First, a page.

The Lonely Kitchen Island: Physical Obstacles to Family Meals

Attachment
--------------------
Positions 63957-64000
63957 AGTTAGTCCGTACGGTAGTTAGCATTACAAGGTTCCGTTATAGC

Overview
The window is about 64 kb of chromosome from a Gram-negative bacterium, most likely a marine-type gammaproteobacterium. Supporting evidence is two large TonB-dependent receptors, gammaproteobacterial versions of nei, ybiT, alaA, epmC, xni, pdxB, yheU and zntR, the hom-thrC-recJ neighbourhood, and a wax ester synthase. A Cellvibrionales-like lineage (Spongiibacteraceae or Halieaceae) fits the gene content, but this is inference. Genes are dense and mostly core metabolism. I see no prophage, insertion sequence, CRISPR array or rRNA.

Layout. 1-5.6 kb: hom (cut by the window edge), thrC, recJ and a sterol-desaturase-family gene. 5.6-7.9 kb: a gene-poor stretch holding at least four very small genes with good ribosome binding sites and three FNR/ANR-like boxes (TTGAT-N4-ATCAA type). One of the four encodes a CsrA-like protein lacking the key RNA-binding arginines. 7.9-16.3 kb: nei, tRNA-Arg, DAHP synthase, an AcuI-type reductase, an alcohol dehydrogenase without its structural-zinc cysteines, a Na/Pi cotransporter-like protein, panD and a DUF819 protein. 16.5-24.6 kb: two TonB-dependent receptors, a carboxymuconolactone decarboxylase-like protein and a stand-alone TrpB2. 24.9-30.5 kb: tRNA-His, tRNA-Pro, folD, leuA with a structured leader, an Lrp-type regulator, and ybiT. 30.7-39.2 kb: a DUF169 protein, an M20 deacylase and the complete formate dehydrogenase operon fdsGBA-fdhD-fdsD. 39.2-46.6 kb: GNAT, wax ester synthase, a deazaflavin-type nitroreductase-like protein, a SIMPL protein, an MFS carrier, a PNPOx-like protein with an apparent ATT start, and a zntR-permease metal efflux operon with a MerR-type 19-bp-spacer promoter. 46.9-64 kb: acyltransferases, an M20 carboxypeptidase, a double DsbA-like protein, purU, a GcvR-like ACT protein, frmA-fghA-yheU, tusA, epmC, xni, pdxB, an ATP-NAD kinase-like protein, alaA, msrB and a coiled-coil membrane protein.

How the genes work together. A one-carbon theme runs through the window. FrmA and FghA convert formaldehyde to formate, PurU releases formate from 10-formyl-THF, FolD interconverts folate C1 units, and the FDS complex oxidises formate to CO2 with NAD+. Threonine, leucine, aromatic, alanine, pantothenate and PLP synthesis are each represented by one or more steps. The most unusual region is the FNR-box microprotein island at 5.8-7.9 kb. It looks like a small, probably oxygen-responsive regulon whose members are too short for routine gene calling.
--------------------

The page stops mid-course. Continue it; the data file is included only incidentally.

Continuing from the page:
This post isn’t specifically about the spectrum of picky eating… but it is. One of the major goals of our STEPS+ approach is for families to enjoy eating together again— or perhaps for the first time. We wrote a whole chapter on rehabbing family mealtimes, and one often overlooked piece of the puzzle is the physical space where meals happen. Consider the kitchen island. Other than just being a place to throw keys and homework, the kitchen island in many houses and apartments has replaced the kitchen table. Granite countertops sell homes— humble tables don’t. Growing up in the ’70s and ’80s, most Midwestern middle class kitchens I dined in did not have elaborate islands or counters with stools. I remember sitting around tables. As homes generally got bigger over the last 30 years, it seems the kitchen island became standard and the eat-in kitchen disappeared. On house-calls and play-dates over the years as a childhood feeding specialist and mom, I’ve watched the parent or childcare provider standing behind the island counter preparing food and serving children. By design, the island makes line-cook/wait-staff the easiest option— and there’s nothing wrong with this on occasion. But if it mostly or always happens, it robs children of the most important mealtime ingredient—a loving adult providing company and eating from the same foods (including at least one item the child generally enjoys). So, did form follow, or dictate function? Were parents already standing and serving meals and needed a more efficient way to do so, or did the changing design of modern homes assist the slide of communal family meals?  Moms  (both...

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